A Look Behind the Numbers on Carbon Credit Retirements

Global carbon credit retirements fell by 10.9% in 2023 compared with the previous year, according to data from AlliedOffsets – a major data source for carbon credits.

The company’s figures show that total retirements of credits fell to 200.9 million tons of CO2 equivalent in 2023, compared with 225.5 million tons CO2e in 2022. That’s a drop of just under 24.7 million tons CO2e or 10.9%.

Retirements refer to carbon credits being removed from emissions registries and permanently deleted, meaning they cannot be sold or used again.

The figures cover credits from ten broad project types: agriculture, biochar, chemical processes/industrial manufacturing, energy efficiency/fuel switching, forestry and land use, household devices, renewable energy, transportation and waste disposal and ‘other’.

The year-on-year drop in credit retirements showed up particularly clearly in two of the dominant project types – namely renewable energy and forestry and land use.

The drop in retirement of credits indicates a general cooling off in interest in the use of carbon credits in 2023, which has been partly driven by negative media coverage which is focused on a few projects where environmental integrity has come into question.

Nevertheless, the dip in retirements seen in 2023 may end up being short-lived.

To be sure, the business environment in 2023 has been challenging and the drop in credit retirement rates reflects this. Interest rates surged in 2022 and 2023 in most major economies, raising the cost of borrowing and having a cooling effect on companies and industrial activity in general.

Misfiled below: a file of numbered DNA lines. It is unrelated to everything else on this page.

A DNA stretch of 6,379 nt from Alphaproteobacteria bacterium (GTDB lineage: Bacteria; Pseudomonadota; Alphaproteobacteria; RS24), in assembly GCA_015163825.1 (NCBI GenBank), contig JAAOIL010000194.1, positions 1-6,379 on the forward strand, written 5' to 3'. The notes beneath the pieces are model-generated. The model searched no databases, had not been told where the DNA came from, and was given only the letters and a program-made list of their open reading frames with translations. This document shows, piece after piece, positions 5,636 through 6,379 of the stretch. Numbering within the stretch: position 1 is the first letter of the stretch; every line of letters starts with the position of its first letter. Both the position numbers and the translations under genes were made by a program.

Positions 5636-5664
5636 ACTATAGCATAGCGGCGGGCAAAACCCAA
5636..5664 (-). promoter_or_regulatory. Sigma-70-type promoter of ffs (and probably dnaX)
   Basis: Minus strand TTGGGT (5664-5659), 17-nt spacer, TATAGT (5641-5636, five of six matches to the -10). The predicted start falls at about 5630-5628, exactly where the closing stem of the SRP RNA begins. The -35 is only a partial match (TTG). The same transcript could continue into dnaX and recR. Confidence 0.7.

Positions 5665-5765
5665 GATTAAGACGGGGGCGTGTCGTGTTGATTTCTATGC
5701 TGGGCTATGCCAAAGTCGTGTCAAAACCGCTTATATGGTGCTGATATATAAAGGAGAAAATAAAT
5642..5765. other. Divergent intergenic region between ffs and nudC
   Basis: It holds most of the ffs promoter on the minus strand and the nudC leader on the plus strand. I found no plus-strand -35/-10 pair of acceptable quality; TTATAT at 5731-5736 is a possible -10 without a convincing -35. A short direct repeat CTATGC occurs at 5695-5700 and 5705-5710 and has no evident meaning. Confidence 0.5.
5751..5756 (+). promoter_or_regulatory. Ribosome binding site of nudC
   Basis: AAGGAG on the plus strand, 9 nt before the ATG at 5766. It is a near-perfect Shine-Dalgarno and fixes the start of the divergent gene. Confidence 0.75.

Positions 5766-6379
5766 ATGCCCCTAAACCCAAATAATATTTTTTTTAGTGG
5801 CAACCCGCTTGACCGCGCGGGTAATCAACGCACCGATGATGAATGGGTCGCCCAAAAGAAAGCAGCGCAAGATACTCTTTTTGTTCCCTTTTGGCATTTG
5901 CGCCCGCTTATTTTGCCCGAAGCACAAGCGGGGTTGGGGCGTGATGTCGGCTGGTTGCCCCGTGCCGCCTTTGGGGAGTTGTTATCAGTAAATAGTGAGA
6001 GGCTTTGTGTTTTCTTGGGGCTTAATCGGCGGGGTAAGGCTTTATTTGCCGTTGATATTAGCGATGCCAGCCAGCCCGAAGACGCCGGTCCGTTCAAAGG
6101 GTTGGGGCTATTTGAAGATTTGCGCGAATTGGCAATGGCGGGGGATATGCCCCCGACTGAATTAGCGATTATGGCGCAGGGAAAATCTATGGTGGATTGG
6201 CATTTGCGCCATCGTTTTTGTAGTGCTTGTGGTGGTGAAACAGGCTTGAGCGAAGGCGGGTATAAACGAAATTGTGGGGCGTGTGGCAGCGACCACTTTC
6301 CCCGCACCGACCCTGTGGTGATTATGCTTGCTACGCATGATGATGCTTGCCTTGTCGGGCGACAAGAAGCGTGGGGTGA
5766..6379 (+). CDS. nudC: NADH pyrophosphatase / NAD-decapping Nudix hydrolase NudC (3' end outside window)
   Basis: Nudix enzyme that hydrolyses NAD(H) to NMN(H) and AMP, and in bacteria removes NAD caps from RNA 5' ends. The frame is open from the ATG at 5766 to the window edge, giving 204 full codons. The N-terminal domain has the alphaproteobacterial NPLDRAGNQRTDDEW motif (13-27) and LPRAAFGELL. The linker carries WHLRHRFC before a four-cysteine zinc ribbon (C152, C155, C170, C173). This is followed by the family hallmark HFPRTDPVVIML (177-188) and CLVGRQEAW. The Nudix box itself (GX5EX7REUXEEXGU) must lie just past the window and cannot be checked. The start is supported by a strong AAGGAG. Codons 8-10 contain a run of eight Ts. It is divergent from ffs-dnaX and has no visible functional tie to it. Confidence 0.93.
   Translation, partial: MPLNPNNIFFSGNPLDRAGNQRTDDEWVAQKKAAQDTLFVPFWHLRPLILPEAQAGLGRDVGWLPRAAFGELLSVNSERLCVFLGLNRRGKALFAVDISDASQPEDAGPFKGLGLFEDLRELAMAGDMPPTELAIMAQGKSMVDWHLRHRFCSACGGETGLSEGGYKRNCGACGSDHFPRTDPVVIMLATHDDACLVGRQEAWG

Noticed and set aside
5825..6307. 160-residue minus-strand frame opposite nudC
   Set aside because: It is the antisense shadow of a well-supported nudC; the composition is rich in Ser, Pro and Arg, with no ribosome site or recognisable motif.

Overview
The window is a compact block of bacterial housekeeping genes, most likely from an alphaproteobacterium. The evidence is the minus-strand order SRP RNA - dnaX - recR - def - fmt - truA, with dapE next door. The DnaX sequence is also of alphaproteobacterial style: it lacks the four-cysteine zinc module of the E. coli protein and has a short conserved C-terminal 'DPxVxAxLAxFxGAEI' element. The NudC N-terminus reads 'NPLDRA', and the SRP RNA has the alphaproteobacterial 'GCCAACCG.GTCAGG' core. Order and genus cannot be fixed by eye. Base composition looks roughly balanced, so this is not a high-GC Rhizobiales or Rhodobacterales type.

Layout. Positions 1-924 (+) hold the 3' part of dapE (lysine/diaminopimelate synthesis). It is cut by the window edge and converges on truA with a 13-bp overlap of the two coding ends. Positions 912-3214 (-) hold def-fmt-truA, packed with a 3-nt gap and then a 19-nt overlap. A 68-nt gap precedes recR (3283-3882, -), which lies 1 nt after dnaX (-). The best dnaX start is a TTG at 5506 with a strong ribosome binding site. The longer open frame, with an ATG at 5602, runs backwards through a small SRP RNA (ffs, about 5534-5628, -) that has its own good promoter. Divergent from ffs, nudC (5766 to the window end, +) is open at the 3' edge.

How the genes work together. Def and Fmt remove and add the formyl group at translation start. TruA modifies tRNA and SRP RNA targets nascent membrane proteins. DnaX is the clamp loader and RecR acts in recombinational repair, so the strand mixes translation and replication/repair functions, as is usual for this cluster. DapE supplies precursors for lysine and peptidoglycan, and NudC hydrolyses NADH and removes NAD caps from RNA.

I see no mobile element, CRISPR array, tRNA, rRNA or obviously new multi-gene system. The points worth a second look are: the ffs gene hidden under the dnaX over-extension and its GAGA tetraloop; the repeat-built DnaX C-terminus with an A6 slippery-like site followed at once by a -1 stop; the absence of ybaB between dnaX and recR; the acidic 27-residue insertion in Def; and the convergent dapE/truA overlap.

However, the signs are generally positive for greater use of carbon credits over the long term. The global goal to reduce greenhouse gas emissions to net-zero by 2050 has not gone away, and an increasing number of companies are setting targets to reduce and offset emissions.

Countries are signing up to more stringent national targets under the Paris Agreement, and a review process that runs in five-year cycles is expected to ramp up national environmental ambition over time. To aid this process, the United Nations is working on rules that will allow the use of carbon credits to help meet national climate targets, and new markets are springing up around the world that require companies to surrender carbon credits, driving increased demand over the long term.

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